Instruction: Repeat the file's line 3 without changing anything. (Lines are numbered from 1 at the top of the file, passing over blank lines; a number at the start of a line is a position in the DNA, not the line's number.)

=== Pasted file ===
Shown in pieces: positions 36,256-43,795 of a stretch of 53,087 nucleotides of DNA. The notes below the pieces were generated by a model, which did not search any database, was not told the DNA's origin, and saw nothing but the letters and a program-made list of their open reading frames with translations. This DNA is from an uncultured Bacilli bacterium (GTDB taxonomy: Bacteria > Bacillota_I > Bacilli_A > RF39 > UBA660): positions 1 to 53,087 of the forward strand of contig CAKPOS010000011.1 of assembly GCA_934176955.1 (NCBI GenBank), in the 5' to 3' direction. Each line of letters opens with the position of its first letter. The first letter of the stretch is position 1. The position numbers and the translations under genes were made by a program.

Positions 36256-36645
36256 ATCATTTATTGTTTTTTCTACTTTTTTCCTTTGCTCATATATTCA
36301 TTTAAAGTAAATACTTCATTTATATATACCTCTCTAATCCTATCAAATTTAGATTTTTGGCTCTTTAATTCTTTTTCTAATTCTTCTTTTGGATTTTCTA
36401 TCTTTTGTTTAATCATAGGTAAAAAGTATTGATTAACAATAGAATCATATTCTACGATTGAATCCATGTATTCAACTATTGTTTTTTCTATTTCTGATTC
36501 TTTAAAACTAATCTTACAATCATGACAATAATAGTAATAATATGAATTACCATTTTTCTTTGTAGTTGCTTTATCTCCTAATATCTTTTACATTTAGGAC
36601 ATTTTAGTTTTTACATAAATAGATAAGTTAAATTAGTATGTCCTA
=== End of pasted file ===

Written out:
36256 ATCATTTATTGTTTTTTCTACTTTTTTCCTTTGCTCATATATTCA